Medtronic Low Risk Trial
By Joan Jennings RN MA, Research Nurse Specialist
Posted April 1, 2019
Transcatheter Aortic Valve Replacement (TAVR) has developed into the standard of care for patients with severe aortic stenosis who are inoperable or at extreme or high risk for conventional surgical aortic valve replacement. St. Francis Hospital was a leader in the early Medtronic CoreValve clinical trials and was instrumental in gaining FDA approval for high risk populations.
In April 2016, St. Francis Hospital embarked on the Medtronic CoreValve Low Risk TAVR trial (EVOLUT) which is seeking expansion of the approved indication for patients who are at low risk for surgical aortic valve replacement (SAVR). In coordination with the John Brancaccio Heart Valve Center, the St. Francis Research team consented 53 patients for this randomized trial and 37 patients were deemed eligible to participate. Fifteen patients were randomized to SAVR and 22 received the CoreValve TAVR.
St. Francis Hospital continues to provide TAVR for patients with low surgical risk through the Medtronic CoreValve Low Risk TAVR Continued Access trial. Eight patients have received TAVR implant in this non-randomized protocol. Patients in both Low Risk studies will be followed for 10 years.
The results of the low risk Trials, both PARTNER 3 and EVOLUT were released at 2019 ACC held in New Orleans on March 16-18. TAVR for low risk patients with severe aortic stenosis is safe and effective. The death and stroke risks are at least comparable if not lower than surgery. The findings are now published in March issues of NEJM. Dr. Newell Robinson and Dr. George Petrossian were coauthors for EVOLUT trial.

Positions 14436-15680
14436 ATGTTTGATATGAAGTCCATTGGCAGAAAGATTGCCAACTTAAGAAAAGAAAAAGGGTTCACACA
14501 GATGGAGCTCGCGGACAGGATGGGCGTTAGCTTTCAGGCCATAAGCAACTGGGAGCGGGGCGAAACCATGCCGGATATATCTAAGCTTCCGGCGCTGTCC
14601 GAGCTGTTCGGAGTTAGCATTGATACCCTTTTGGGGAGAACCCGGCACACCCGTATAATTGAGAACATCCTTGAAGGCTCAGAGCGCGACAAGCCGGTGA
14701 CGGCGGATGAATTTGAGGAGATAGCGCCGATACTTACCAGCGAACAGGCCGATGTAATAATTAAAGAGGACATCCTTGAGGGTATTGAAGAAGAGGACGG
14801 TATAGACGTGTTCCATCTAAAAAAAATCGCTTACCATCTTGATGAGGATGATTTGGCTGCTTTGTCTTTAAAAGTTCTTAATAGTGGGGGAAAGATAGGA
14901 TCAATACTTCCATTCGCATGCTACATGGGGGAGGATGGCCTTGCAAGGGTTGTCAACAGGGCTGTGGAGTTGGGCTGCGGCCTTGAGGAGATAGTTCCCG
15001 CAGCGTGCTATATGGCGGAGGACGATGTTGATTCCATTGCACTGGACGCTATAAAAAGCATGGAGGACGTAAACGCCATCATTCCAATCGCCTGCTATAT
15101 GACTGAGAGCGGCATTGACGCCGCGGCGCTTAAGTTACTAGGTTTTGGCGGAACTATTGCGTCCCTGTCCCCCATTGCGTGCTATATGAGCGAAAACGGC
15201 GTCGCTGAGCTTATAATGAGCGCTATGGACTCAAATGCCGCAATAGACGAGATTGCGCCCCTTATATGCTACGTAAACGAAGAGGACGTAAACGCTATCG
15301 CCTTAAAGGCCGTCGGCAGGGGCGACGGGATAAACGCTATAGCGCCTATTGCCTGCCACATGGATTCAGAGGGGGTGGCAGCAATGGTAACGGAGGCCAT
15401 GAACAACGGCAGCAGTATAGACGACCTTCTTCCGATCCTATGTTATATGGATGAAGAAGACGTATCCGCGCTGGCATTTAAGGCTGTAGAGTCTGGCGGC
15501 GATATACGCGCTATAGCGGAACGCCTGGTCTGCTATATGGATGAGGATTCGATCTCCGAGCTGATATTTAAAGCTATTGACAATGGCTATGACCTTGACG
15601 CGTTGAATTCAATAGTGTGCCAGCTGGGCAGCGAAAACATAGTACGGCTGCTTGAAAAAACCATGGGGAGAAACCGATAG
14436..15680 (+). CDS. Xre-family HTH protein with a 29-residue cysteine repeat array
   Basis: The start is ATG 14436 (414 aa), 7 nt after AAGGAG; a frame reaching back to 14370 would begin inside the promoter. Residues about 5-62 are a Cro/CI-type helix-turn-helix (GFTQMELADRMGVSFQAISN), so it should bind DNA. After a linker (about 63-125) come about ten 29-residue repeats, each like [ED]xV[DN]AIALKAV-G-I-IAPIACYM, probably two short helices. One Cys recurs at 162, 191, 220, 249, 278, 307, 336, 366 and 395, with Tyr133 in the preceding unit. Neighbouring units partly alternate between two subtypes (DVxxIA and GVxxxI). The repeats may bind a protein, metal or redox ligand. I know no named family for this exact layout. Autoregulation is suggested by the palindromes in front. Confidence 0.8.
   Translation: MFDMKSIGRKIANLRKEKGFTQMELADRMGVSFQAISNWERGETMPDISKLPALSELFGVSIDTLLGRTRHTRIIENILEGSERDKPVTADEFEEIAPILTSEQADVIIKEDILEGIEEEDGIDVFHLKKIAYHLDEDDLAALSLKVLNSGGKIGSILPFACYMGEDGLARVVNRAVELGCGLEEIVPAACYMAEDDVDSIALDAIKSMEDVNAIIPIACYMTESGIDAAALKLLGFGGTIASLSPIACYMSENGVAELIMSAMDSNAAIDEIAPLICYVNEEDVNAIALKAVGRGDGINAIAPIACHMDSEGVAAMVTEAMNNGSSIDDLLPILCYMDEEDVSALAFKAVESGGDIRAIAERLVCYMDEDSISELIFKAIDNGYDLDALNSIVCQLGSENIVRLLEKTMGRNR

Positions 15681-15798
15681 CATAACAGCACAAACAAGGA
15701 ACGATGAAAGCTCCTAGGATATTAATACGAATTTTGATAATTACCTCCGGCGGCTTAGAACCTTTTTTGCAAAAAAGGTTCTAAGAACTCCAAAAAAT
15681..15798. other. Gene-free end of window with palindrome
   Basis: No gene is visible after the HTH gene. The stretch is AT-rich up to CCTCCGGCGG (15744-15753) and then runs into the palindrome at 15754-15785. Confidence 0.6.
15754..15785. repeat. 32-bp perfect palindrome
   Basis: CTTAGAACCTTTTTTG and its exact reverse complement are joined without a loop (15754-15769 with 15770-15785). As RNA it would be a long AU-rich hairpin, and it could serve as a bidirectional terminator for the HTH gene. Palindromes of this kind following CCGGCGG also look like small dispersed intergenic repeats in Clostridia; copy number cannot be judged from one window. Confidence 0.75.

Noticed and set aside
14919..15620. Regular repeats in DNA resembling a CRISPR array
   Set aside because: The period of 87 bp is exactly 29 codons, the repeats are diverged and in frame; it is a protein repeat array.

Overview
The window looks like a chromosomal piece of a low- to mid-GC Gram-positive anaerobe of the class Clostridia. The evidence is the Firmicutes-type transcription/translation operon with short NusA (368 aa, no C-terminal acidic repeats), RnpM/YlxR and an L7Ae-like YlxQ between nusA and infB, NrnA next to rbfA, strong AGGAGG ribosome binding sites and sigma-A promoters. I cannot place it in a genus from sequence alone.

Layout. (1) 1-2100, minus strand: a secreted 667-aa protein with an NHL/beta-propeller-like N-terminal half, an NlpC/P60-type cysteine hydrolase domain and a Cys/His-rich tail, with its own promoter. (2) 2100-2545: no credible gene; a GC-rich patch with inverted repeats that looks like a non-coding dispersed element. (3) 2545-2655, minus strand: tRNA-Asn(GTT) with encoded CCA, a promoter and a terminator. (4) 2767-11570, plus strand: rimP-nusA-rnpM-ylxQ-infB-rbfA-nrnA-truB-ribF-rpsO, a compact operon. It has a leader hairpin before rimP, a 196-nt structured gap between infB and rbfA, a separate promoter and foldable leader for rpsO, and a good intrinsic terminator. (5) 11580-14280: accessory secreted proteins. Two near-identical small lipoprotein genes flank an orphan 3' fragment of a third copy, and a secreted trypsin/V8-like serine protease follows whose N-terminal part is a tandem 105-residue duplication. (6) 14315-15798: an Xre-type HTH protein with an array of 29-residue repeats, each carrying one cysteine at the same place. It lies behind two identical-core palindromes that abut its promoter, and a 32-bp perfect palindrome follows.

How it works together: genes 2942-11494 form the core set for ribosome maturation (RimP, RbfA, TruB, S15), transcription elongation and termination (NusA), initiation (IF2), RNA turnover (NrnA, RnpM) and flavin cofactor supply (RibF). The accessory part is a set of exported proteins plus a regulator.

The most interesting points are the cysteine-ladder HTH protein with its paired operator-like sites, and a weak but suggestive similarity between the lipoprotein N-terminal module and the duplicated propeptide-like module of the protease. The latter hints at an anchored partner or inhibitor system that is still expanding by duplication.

“Our participation in the Medtronic Low Risk TAVR trial was an opportunity to be involved in research that will have a huge impact in how cardiology is practiced. TAVR was non inferior to surgical aortic valve replacement and TAVR will become the main form of therapy for aortic stenosis moving forward”, said George A. Petrossian, M.D., Co-Director of the Heart Valve Center.
“The results of the Low Risk Trials, both Medtronic and Edwards, were very provocative in that they suggest that a patient with any risk is a candidate for TAVR. This will likely change the way we treat aortic valve disease forever”, observed Newell B. Robinson, M.D., Chairman of Cardiothoracic Surgery and Co-Director of the Heart Valve Center.
“The opportunity to offer patients with aortic stenosis additional options for treatment has been extremely rewarding”, commented Patricia Krug, RN, CCRC, Research Nurse Specialist.
“Our experience at St. Francis with the early TAVR trials has given us a unique perspective on the evolution and advances of this technology that we can share with our patients”, observed Joan Jennings, RN, MA, Research Nurse Specialist.